In this parable, the master is God, the master’s servants are Christian leaders, the wheat are Christians, and the weeds are false teachers. Here, we have the image that among the true Christians, false teachers have entered the mix because the enemy, Satan, has placed them there. These false teachers, creating false Christians, start to grow among the true Christians, who may cause the true Christians to fall away—to wither away and die. God causes the good seed to grow in His people, but the enemy plants weeds here and there to cause others to fall away. (Notice how these two parables directly contradict the Calvinist false teachings of irresistible grace and the perseverance of the saints. They explain away these parables with human logic rather than sticking with the plain and obvious meaning of the text in basic hermeneutics.)

We wonder how this can happen, so we think we ought to get rid of them immediately. Yet God, as the master in this parable, says to let them remain as both the weeds and the wheat grow that way we don’t accidentally throw out real Christians along with the false Christians. (Paul Washer’s legalism is known to do this, throwing out genuine Christians from the faith along with those who are false Christians.) Instead of immediately plucking them out, Jesus says to wait for the harvest when God will come and gather the unbelievers and false Christians and cast them into Hell, bringing His true people into His kingdom. We see similar imagery of God reaping the ripe—Christians—as well as the wicked in Revelation 14:14-20:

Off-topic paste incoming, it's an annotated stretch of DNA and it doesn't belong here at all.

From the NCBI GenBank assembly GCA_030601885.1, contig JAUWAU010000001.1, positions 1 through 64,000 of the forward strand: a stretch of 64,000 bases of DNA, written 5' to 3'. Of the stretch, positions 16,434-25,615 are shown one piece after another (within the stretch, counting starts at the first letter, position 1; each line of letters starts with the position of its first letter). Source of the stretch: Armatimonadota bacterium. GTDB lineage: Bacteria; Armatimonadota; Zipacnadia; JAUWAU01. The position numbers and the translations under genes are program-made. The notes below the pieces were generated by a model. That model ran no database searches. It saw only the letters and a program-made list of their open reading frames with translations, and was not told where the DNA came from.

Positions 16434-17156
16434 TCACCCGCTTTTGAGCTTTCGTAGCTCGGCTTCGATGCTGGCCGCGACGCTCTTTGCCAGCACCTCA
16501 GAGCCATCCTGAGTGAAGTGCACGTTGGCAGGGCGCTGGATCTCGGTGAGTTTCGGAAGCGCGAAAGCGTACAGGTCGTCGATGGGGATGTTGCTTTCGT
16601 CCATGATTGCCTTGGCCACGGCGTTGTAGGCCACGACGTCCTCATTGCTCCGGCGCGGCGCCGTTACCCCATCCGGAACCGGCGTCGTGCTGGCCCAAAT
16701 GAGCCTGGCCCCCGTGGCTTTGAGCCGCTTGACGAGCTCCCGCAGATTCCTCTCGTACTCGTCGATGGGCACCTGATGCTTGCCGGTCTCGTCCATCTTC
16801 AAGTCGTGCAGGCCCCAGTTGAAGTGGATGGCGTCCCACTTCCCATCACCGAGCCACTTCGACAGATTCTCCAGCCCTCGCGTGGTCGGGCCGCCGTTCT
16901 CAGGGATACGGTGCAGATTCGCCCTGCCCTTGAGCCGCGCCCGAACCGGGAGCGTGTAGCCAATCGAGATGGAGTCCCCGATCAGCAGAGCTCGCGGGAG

Then I looked, and behold, a white cloud, and seated on the cloud One like a Son of Man, with a golden crown on His head, and a sharp sickle in His hand. And another angel came out of the temple, calling out with a loud voice to Him who sat on the cloud, “Put in Your sickle, and reap, for the hour to reap has come, for the harvest of the earth is fully ripe.” So He who sat on the cloud swung His sickle across the earth, and the earth was reaped. [This is Jesus gathering the harvest of believers.]